TWU Plan: Make Subway Cars Here, Bring Back Blue Collar Jobs

JMA and TWU

Manufacturing in New York state and the rest of the country will get a potential $3.2 billion shot in the arm, thanks to the Transport Workers Union of America and a national campaign to bring blue-collar jobs back to our cities and towns.

After more than a year of advocacy by TWU leadership, the Metropolitan Transportation Authority and Gov. Cuomo’s office agreed to offer railcar producers additional incentives to increase manufacturing in the United States, instead of shipping the work overseas.

Bids for a $3.2 billion contract to build 940 MTA subway cars will be rated in part on the strength of their “U.S. Employment Plan,” transit officials said Monday.

The plan to manufacture subway train cars in New York City would revive neighborhoods with blue collar jobs.
The plan to manufacture subway train cars in New York City would revive neighborhoods with blue collar jobs.

The MTA is instructing potential bidders to include in their Employment Plans such information as the number of domestic jobs they would create, where they would create them and what wages they’d pay employees.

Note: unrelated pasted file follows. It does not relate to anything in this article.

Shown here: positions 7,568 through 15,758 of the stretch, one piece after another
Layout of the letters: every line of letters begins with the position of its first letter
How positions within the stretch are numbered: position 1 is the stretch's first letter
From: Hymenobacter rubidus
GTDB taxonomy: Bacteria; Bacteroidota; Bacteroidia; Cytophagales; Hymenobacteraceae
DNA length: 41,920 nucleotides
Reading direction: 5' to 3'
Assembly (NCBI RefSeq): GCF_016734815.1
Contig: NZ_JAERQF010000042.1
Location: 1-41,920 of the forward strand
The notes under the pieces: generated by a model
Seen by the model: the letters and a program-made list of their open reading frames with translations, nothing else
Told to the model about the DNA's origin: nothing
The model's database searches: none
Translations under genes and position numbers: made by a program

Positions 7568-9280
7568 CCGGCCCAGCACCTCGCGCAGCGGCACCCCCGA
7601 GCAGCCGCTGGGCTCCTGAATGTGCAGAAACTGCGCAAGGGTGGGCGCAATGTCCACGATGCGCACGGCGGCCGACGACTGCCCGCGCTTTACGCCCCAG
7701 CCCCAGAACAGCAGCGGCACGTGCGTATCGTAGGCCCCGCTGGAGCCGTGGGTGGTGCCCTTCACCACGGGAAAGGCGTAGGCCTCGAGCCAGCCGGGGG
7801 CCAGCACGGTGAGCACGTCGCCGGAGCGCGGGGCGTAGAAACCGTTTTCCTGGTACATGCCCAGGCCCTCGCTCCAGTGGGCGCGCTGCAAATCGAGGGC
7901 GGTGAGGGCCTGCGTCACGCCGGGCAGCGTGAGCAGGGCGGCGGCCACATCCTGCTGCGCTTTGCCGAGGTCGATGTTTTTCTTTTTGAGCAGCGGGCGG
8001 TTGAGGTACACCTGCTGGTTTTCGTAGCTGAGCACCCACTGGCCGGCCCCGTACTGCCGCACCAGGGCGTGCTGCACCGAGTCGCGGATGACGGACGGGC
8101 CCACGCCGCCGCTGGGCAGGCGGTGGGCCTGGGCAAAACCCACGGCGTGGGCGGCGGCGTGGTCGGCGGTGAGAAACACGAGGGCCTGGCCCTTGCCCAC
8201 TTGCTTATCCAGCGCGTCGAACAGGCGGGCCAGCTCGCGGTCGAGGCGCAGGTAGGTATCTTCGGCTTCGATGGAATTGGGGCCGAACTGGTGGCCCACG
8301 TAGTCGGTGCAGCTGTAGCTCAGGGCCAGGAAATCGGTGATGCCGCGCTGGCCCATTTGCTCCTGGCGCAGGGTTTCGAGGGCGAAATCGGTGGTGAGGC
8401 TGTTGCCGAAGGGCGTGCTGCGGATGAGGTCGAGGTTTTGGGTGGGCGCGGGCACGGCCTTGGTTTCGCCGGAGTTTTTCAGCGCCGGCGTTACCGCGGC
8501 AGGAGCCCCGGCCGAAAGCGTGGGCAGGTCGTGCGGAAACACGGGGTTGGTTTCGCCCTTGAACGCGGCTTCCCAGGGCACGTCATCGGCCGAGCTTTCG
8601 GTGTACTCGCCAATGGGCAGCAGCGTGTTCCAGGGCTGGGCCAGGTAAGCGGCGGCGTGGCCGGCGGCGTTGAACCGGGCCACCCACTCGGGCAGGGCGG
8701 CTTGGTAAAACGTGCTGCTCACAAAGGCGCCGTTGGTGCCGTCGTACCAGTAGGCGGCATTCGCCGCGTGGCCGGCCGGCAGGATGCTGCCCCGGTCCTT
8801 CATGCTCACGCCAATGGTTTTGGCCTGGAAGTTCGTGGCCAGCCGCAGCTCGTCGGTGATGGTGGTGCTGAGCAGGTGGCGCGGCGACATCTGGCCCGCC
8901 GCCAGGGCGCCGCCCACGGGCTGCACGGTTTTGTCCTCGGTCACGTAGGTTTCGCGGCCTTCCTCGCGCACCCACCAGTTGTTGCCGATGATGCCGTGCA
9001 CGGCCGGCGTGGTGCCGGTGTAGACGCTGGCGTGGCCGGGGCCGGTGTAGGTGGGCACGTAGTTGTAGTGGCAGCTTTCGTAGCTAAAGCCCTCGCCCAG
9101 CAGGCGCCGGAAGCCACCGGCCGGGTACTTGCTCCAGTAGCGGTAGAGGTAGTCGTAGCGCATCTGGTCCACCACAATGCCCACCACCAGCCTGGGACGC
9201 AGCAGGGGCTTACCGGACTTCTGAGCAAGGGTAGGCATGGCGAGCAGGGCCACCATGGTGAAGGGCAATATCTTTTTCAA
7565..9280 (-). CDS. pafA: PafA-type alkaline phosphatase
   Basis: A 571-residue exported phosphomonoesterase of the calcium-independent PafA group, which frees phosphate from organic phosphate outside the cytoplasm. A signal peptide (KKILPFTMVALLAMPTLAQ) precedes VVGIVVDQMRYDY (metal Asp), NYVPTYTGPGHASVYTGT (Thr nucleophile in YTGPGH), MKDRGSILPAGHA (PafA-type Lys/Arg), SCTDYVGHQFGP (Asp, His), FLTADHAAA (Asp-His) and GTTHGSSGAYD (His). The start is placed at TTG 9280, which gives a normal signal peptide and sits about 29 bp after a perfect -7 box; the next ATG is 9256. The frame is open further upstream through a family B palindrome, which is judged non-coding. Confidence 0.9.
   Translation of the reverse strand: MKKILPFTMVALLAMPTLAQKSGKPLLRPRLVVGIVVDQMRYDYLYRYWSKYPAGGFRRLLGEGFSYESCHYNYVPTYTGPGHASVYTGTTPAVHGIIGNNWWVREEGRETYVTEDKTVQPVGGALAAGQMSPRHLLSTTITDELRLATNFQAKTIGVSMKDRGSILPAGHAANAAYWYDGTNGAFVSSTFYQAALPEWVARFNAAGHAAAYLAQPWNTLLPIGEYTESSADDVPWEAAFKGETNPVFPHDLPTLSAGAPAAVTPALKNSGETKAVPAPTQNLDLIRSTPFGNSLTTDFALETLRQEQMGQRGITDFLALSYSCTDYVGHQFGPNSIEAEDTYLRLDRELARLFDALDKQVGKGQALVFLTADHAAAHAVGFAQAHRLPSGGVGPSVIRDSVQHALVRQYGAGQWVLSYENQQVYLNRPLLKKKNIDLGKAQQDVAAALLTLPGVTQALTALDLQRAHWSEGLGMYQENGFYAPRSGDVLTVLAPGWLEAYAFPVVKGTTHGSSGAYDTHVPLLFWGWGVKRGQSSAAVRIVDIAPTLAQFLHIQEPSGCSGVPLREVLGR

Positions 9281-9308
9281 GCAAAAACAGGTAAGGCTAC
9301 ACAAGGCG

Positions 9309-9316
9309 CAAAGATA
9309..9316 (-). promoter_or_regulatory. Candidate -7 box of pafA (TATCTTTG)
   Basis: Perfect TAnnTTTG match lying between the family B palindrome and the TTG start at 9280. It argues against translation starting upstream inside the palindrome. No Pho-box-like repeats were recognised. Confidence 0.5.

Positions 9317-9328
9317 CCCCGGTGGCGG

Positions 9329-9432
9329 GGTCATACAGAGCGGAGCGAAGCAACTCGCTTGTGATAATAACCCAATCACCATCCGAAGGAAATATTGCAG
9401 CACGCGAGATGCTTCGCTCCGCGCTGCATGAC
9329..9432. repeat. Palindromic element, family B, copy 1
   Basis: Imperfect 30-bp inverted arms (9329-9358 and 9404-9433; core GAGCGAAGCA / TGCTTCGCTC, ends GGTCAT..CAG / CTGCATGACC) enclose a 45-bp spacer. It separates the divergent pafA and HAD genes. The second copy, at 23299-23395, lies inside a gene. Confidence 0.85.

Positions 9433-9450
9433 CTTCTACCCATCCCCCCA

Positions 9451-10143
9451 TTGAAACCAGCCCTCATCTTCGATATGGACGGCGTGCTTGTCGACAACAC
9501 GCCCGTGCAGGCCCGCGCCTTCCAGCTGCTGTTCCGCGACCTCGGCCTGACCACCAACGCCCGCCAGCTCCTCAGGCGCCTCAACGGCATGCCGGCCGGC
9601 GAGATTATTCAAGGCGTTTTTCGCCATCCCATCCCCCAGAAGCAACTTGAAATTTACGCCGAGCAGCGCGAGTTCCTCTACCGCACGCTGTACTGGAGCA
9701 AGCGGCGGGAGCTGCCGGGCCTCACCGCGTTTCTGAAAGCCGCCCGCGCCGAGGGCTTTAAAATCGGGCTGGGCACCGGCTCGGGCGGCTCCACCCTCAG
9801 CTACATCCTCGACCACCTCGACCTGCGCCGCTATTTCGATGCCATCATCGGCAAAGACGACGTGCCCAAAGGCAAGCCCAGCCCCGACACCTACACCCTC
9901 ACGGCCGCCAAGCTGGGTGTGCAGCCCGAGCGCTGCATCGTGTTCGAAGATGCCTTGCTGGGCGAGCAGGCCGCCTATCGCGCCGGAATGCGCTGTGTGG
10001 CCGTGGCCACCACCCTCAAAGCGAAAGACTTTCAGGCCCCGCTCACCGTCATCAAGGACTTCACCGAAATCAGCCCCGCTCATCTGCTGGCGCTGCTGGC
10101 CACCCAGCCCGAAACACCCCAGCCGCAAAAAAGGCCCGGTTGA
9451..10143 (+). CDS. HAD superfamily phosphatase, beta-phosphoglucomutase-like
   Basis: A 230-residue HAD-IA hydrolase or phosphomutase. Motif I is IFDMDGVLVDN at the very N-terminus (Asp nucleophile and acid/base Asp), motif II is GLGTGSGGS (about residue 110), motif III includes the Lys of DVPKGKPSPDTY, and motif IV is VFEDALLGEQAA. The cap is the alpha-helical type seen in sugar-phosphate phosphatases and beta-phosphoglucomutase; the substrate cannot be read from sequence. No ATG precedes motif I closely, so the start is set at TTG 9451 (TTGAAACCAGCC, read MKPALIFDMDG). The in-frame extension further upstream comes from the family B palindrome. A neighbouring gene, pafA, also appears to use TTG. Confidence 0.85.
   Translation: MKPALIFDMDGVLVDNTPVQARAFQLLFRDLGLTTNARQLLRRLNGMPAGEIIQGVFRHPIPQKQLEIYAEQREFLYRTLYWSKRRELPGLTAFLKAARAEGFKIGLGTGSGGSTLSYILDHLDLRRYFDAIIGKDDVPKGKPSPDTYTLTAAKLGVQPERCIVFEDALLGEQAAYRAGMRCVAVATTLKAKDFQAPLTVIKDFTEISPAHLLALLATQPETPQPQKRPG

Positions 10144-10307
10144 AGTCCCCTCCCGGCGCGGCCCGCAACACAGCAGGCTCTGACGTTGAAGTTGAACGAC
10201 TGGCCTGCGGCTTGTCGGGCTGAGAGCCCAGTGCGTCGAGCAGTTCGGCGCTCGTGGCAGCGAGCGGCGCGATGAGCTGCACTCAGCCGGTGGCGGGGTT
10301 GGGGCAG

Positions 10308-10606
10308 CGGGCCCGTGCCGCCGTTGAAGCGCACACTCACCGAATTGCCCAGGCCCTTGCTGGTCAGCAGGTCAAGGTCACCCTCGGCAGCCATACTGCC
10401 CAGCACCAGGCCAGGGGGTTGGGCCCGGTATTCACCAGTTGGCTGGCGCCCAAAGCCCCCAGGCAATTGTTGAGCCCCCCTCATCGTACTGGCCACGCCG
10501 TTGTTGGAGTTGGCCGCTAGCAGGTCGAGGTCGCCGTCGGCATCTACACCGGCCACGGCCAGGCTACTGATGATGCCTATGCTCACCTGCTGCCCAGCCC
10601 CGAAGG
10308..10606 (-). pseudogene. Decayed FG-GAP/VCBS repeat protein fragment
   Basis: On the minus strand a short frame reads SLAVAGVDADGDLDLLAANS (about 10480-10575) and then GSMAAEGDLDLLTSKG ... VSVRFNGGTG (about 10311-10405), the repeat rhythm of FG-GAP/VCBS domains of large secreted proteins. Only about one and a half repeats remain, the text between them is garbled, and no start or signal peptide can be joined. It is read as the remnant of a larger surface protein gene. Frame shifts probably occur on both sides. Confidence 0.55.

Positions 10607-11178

“This is a huge win for workers in New York and across the United States,” TWU of America Executive Vice President John Samuelsen said. “Taxpayer dollars that are used to buy equipment like subway cars should create good quality manufacturing jobs here, not overseas.  We in TWU urge transit agencies across the country to adopt a similar pledge to use the power of local tax dollars to create good middle class jobs in their own regions.”

This is pretty wonky stuff – not the standard fare for most mainstream media outlets, which often are more focused on scandals, shocking violence and celebrity items. But Samuelsen and Bronx Borough President Ruben Diaz Jr. secured a good bit of prime real estate in The New York Daily News on July 14 with a convincing Op-Ed piece that urged the MTA to put strong job-related language in the railcar RFP.

Jobs To Move America, a coalition that includes labor, environmental and civil rights groups, provided the MTA with a blueprint and legal framework for crafting a U.S. Employment, along with data from academics.

The MTA can’t legally mandate transit manufacturers set up shop in New York. But it has clout and influence simply because it is the largest transit agency in the country and buys more equipment than any other. Several bus and train manufacturers already have final assembly plants in the state. Many of the components and parts, however, are manufactured abroad in low-wage countries. Officials believe the MTA incentives will encourage railcar producers to propose placing new factories in New York, or expanding existing ones in the state, to win the $3.2 billion contract.

Good stuff that could put a lot of men and women to work and help reinvigorate our neighborhoods.

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